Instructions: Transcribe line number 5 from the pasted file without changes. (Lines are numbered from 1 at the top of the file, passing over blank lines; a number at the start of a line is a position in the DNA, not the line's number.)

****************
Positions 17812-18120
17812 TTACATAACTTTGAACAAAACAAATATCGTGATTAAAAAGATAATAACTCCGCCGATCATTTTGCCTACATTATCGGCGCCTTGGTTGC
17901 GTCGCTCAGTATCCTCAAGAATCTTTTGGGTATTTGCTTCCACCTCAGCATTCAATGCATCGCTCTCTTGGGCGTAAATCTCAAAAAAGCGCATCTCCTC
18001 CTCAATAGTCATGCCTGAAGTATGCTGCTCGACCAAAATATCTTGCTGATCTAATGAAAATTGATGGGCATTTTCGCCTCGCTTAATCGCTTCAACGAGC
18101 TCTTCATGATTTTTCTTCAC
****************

18101 TCTTCATGATTTTTCTTCAC